The chances are that a lot of smaller employers may be less familiar with handling requests for time off to attend jury service. However, it is important that your client has an understanding of their obligations in this scenario.
Your client should understand that they can’t refuse an employee time off work if they have been summoned for jury service, as they are required to attend under the Juries Act 1974. Whilst it would be reasonable to ask for proof that the employee has been selected, refusing to allow them the required amount of time off work would place your client in contempt of court.
Having said this, the employee is able to ask the court to be excused, or to have their participation deferred, if their absence is likely to cause substantial damage to your client’s business. Your client may hold a conversation with the employee to express any business concerns, however, they shouldn’t place any undue pressure on them and cannot apply for excusal of deferral on their behalf.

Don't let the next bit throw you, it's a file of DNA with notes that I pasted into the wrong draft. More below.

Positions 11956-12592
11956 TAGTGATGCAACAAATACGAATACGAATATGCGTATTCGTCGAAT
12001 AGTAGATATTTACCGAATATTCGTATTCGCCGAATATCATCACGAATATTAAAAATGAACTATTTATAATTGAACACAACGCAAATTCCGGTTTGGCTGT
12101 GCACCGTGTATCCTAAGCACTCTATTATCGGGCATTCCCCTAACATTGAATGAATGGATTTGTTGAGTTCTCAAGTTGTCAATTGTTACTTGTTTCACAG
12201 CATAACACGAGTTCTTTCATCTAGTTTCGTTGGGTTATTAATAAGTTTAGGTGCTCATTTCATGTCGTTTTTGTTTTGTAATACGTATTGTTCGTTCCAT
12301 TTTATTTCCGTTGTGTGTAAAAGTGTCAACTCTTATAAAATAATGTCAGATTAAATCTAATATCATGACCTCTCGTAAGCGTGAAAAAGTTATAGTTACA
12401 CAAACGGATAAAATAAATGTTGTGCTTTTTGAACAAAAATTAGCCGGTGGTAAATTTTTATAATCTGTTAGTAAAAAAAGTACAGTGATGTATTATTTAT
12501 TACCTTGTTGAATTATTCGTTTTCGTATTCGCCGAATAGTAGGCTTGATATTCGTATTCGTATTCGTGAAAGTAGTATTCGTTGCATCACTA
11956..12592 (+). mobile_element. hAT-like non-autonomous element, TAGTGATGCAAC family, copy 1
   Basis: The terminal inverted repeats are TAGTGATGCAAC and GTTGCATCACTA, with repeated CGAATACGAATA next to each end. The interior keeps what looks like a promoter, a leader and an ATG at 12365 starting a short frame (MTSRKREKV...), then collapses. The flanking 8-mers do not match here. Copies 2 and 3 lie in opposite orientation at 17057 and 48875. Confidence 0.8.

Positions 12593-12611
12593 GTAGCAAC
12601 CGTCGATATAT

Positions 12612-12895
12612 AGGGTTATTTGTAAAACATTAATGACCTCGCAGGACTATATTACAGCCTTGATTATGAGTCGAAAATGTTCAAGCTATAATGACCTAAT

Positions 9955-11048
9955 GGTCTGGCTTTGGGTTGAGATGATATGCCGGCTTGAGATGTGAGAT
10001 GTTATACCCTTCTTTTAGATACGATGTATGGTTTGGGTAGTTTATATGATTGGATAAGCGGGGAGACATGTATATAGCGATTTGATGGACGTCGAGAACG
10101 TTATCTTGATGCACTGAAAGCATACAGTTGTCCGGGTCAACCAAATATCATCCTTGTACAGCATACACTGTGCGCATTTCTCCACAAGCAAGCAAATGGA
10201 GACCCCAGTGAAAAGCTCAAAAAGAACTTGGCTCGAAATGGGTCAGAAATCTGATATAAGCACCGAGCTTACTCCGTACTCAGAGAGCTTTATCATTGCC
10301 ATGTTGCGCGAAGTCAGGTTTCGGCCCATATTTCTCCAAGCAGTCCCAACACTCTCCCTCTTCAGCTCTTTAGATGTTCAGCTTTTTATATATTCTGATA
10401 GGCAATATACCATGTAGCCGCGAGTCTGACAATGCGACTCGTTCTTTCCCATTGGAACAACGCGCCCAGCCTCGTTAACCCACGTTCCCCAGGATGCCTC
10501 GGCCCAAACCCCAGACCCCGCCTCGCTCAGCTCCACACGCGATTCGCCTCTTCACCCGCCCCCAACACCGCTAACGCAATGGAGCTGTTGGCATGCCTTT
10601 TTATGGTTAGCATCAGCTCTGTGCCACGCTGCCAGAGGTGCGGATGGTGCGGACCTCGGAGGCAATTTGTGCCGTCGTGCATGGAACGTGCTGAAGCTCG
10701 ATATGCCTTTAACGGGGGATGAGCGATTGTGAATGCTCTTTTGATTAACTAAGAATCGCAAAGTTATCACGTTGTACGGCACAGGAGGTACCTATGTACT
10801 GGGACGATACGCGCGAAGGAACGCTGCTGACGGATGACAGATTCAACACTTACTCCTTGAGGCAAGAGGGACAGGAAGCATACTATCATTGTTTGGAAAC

Your client should also note that there is no statutory entitlement to pay employees their normal wages whilst they are absent on jury service. Employees are able to claim an allowance for loss of earnings from the court, therefore your client can decide how much to pay them, or whether to pay them at all.
Despite their frustration, it vital that your client does not subject the employee to any form of detriment for attending jury service. Choosing to dismiss an employee for attending, or planning to attend, jury service will be automatically unfair. This means they will be able to bring a claim against you to an employment tribunal without the need for 2 years’ service.
Although it may be a rare occurrence, it could be wise for your client to introduce a jury service policy to outline their stance on the matter going forward. Having a policy will allow your client to manage the process more effectively in the future, reducing any potential distractions and ensuring a reliable process is in place to distribute any work duties accordingly.
Please share this article with your clients